A. The School of Law will be divided into three departments: the Department of Legal Studies, the Department of Clinical Education, and the Department of Lawyering Skills. After consulting with the faculty, the Dean will recommend, and the President will appoint, chairs for each of these departments. The Dean will likely recommend that the Associate Dean be appointed to chair the Department of Legal Studies, the Director of Clinical Education be appointed to chair the Department of Clinical Education, and the Director of Lawyering Skills be appointed to chair the Department of Lawyering Skills.
B. The fact that the School of Law is organized into departments will be virtually invisible to anyone outside of the law school–or, for that matter, to most people inside of the law school. It will have almost no impact on any of the operations of theSchoolofLaw, except in the areas of appointments and promotions. We will not refer to the departments on our website or in any of our publications. The departmental structure is merely a technical, behind-the-scenes means to achieve our goals in a manner that complies with University policies.
C. Except as described below or specifically provided otherwise in a University or law school policy, all faculty working in all departments will have the same rights and responsibilities. The law school faculty will meet as a whole, and all faculty will vote on all matters. All committees will be committees of the entireSchool ofLaw (rather than of individual departments), all committees will be appointed by the Dean, and all faculty will be eligible to serve on all committees. All faculty will carry the rank of “Assistant Professor,” “Associate Professor,” “Professor,” or “Clinical Faculty” as appropriate. (“Clinical Faculty” are non tenure-track faculty positions defined in the UST Faculty Handbook, Chapter 2.I.A.1.g.) All faculty will receive contracts on the same form, and all faculty who receive tenure will receive the same tenure to the University. All of the policies of the University andSchool ofLaw will apply to all faculty in all departments, unless specific exceptions are made in the policies themselves.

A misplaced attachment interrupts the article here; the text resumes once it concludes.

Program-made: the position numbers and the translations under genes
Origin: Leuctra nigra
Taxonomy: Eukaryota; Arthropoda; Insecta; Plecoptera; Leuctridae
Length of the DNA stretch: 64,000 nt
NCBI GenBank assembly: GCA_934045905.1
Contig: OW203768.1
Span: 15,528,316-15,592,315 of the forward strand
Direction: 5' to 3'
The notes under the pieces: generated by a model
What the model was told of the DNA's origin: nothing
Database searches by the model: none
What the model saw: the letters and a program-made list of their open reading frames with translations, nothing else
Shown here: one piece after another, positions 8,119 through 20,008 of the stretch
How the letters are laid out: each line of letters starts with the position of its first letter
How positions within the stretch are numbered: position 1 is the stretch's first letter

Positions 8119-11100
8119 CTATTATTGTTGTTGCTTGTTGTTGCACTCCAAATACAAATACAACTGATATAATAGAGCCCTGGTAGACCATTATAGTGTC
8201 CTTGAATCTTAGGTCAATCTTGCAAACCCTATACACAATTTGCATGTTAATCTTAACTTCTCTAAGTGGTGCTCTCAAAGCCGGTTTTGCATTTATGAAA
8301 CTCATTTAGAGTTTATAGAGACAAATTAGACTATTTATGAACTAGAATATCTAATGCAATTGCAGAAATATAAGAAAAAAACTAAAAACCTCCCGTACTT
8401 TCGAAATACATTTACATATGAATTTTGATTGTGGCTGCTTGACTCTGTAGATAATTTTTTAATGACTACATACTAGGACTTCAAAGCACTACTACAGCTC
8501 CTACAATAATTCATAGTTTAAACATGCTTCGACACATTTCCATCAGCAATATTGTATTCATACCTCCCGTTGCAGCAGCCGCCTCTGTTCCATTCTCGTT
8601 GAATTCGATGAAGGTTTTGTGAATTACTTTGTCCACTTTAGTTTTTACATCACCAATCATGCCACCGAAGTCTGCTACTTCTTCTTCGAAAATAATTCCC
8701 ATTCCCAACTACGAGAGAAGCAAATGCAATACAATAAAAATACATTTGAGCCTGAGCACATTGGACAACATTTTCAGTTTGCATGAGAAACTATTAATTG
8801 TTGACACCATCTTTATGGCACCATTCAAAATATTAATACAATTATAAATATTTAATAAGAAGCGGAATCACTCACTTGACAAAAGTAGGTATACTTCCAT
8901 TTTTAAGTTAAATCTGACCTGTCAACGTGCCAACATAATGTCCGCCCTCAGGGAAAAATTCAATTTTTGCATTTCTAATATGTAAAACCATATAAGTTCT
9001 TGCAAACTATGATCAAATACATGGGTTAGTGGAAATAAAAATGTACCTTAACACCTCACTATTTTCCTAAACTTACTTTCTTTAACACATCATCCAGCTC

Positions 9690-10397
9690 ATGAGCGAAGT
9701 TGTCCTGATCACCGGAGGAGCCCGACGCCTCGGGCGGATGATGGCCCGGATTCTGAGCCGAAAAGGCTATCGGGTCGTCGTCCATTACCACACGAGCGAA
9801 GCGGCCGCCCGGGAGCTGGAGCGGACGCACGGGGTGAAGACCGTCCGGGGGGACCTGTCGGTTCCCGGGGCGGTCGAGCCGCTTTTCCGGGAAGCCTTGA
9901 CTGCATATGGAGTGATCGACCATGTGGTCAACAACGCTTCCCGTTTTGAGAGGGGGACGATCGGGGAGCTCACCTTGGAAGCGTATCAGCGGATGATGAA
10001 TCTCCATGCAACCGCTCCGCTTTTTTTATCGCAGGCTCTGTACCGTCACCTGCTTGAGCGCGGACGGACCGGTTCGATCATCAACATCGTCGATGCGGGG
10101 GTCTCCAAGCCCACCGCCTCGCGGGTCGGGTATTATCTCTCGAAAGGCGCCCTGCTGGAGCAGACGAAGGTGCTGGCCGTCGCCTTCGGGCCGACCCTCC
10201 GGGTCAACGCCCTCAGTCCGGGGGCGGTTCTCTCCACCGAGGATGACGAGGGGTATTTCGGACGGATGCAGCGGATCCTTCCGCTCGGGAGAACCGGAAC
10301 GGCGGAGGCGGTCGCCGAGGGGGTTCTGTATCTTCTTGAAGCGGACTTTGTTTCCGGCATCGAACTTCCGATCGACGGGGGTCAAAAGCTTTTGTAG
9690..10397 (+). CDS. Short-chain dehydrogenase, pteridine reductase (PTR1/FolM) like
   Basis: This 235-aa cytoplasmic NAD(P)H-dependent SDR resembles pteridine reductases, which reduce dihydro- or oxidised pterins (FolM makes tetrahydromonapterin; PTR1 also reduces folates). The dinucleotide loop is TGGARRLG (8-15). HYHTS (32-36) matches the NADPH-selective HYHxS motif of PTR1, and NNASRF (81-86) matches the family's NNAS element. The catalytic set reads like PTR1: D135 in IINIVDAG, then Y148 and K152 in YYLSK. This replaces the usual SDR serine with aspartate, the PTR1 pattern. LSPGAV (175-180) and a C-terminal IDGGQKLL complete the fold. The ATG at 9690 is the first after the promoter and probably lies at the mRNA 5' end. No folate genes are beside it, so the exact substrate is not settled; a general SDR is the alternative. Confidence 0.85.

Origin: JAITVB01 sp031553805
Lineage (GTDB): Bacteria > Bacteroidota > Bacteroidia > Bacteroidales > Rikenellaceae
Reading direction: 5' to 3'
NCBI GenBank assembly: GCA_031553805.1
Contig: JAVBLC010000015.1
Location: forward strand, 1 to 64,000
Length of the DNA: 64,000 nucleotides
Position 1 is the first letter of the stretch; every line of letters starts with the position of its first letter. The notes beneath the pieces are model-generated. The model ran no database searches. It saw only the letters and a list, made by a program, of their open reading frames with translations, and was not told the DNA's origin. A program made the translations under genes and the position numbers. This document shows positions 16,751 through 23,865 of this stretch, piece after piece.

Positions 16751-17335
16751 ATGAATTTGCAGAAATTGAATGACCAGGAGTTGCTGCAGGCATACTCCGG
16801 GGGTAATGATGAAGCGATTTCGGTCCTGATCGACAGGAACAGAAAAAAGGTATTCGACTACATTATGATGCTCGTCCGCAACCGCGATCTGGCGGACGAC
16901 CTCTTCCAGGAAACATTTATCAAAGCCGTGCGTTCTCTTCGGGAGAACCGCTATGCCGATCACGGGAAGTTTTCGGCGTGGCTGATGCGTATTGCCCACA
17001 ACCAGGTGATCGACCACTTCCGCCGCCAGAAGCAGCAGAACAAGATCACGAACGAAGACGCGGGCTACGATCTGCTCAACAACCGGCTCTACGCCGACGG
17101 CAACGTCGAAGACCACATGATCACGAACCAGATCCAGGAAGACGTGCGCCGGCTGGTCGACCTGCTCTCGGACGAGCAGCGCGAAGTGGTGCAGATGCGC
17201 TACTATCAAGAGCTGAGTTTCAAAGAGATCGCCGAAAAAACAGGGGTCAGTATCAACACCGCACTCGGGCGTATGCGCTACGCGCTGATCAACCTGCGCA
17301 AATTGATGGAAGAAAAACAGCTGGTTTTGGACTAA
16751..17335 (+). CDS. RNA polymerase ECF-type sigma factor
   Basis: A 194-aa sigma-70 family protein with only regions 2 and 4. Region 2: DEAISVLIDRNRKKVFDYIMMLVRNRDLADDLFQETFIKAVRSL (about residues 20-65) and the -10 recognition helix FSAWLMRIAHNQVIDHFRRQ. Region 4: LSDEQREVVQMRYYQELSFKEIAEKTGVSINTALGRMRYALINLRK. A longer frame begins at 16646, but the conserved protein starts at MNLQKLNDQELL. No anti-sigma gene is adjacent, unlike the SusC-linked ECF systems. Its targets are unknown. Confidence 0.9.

D. As to appointments:
E. Generally speaking, promotions and tenure will be handled similarly to appointments:
F. The School of Lawwill pay what is needed to attract strong faculty. If market rates for Legal Studies faculty are higher than those for Clinical Education faculty, or market rates for Clinical Education faculty are higher than those for Lawyering Skills faculty, then the salaries paid by the School of Law will reflect that fact. There is no expectation that an entry-level faculty member in one department will be paid identically to an entry-level faculty member in another department.
G. Likewise, there may be some differences from department to department in summer research stipends, budgets for student research assistance, and professional development accounts, reflecting the fact that one department may have different expectations for its faculty than another department. In general, theSchoolofLawwill strive to provide all faculty with what they need to be successful.
H. A faculty member in one department may teach a course in another department, with the consent of the Associate Dean and the relevant department heads. However, no faculty member has a right to demand to teach a course in another department, and no faculty member has a right to demand a full-time appointment in another department. For example, a member of the Lawyering Skills faculty cannot plead “burn out” and insist on being appointed to the Legal Studies or Clinical Education faculty. Likewise, if the entire Department of Clinical Education was abolished, the faculty in that department would have no right to be appointed to another department. Of course, faculty in one department can always apply for an opening in another department and be considered through the regular appointments process.
I. The Director of Clinical Education and the Director of Lawyering Skills will receive joint appointments to the Department of Legal Studies and to their respective departments.
Adopted by the Law Faculty, July 31, 2002
Amendments Approved by the Law Faculty, August 8, 2002
Placed in catalog, August 12, 2002
Amendments Approved by the Law Faculty, December 5, 2005 and January 23, 2006
Amendments Approved by the Law Faculty, April 30, 2007
Amendments Approved by the Law Faculty, February 7, 2011